Ministers have been told taxpayers could save £320 million if the Treasury blocked a controversial waste incinerator in the heart of Cornwall.
In the House of Commons, Stephen Gilbert, Liberal Democrat MP for St Austell and Newquay, has called on the Chief Secretary to the Treasury, Danny Alexander, to examine the cost savings to the public purse of the proposed St Dennis plant.
Speaking in a debate before Parliament rose for Easter, Mr Gilbert quoted the recent Eunomia report that suggested the Cornwall Council could make £320 million of savings over the contract period by looking at alternatives to incineration.
Mr Gilbert said: "I have consistently said that incineration is not the right technology for Cornwall, that one site isn't the right solution and that St Dennis isn't the right place and that there are cheaper, quicker and greener alternatives available.
"The recent report from an independent waste consultancy has shown that the current Cornwall Council administration could be burning over £320 million – that's money that could go into maintaining services or protecting the most vulnerable in Cornwall from the changes to council tax benefit forced through by the Conservative administration.
"We can do this differently and better. It's not too late, though I fear that it soon will be. It is nothing short of scandalous that Cornwall Council is so wedded to an out-dated solution and intent on scarring our landscape and burning valuable resources."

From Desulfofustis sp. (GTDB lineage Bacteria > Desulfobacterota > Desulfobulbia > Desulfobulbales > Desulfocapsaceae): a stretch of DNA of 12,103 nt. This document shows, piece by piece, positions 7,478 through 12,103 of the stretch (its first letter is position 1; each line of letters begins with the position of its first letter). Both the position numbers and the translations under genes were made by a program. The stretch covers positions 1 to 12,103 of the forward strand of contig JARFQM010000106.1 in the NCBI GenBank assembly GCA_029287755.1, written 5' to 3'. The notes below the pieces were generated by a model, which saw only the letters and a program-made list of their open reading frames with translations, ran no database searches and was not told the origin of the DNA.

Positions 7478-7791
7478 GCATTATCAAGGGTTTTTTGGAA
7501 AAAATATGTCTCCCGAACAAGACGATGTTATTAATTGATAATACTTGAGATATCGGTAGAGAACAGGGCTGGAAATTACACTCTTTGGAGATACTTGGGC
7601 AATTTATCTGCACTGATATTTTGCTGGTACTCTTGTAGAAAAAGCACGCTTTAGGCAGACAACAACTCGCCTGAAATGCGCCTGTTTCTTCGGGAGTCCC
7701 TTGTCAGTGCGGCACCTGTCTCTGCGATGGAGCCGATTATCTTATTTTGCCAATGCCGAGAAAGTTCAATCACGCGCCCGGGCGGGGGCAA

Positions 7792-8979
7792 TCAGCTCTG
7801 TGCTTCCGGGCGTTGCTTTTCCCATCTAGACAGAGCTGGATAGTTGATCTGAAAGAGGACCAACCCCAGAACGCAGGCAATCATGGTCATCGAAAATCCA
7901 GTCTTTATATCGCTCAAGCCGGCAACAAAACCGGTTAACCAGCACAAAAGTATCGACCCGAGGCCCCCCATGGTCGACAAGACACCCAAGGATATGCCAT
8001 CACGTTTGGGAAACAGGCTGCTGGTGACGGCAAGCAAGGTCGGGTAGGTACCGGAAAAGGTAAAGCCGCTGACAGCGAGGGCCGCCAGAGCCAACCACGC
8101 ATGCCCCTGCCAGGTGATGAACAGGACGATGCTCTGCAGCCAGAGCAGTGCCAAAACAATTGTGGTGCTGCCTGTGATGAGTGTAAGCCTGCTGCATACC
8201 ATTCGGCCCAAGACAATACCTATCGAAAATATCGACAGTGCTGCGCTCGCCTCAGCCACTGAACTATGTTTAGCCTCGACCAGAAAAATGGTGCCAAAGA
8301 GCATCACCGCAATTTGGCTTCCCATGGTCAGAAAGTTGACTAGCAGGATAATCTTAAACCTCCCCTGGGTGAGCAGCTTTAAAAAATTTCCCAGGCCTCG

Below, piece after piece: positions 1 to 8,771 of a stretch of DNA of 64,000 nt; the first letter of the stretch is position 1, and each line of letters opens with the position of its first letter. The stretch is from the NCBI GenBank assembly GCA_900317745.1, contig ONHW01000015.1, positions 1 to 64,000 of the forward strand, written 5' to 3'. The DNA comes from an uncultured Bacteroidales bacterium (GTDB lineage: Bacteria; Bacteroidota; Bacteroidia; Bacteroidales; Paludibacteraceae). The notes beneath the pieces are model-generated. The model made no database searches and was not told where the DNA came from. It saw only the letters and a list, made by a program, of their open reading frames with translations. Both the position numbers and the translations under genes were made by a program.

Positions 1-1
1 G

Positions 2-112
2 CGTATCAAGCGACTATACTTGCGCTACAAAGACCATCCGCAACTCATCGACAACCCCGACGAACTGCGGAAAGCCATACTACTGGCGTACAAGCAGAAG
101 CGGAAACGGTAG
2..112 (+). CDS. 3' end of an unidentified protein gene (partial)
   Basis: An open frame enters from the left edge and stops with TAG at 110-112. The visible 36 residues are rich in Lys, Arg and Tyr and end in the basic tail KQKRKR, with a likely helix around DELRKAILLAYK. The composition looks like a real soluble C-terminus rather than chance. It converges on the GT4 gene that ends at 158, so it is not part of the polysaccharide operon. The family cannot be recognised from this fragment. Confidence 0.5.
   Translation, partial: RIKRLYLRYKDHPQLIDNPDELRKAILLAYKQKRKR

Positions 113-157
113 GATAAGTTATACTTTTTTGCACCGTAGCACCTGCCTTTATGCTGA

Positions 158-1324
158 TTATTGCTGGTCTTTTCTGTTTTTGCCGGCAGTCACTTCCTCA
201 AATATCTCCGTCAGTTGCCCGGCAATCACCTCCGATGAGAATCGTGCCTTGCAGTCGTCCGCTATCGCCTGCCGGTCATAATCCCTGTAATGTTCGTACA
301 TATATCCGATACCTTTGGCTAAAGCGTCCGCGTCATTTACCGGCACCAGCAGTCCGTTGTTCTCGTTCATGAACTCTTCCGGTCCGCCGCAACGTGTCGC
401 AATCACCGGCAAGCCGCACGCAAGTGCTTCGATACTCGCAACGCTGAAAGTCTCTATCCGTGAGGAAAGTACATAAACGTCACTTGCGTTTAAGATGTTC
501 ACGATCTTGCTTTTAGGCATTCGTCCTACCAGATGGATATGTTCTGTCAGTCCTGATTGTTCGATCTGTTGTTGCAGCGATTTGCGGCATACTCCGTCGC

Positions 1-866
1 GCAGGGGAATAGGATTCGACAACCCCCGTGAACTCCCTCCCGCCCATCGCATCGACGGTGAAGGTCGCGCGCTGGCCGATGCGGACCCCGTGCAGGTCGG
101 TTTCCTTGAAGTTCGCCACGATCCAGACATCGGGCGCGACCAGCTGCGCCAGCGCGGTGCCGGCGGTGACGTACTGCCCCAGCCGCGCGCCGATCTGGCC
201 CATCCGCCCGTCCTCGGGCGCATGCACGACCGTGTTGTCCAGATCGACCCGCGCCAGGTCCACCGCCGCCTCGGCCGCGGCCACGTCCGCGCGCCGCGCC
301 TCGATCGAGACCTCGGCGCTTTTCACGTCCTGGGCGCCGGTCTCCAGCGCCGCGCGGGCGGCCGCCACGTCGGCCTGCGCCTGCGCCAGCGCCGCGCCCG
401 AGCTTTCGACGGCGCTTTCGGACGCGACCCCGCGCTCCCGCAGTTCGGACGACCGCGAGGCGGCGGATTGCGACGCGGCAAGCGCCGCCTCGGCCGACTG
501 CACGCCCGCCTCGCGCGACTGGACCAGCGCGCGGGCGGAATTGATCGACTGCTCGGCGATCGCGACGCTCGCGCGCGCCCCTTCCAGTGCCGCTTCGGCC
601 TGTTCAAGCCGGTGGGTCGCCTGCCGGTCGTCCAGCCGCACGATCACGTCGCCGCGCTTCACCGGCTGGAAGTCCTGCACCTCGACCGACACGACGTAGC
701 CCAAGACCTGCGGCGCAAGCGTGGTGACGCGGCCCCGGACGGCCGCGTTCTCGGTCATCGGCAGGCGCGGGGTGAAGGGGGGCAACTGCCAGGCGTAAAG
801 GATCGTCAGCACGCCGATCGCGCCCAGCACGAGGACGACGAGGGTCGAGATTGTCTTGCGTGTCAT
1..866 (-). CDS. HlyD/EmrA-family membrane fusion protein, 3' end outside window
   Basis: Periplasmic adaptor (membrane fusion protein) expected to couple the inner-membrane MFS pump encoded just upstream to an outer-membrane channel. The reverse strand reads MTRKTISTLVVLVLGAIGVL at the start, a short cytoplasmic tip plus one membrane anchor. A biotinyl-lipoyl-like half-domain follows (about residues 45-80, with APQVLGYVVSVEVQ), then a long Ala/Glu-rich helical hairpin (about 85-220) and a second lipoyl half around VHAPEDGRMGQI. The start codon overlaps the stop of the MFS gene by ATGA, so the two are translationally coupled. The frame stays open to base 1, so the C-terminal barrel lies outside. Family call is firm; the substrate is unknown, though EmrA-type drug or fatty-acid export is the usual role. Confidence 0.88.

Speaking in the debate, the MP called on the Treasury to look again at the policy in the context of whether it is good value for the public purse and, if necessary, to pull the plug on the scheme.
Responding for the Government, Tom Brake, Deputy Leader of the House of Commons, said: "I can confirm that I am aware of the controversies surrounding such plants, because there is a proposal for one in Beddington in my constituency."
Waste experts Eunomia were commissioned by opponents on the Cornwall Waste Forum to examine the council's 30-year contract with SITA which centres around the now-approved £117 million incinerator at St Dennis, in Mid Cornwall.
They concluded that, over the lifetime of the contract, potential savings of £320 million could be made by pursuing alternatives, such as anaerobic digestion and the sale of recyclable materials – a figure which far outstripped the "relatively small" £125 million cost of abandoning the current deal.
Their findings were debated at County Hall in January, and while councillors expressed their frustrations at the current situation they merely decided to "note" the report rather than pursue its recommendations.